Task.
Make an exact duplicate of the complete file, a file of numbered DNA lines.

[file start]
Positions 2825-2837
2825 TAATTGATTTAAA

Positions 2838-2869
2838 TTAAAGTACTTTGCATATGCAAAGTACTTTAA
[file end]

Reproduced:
Positions 2825-2837
2825 TAATTGATTTAAA

Positions 2838-2869
2838 TTAAAGTACTTTGCATATGCAAAGTACTTTAA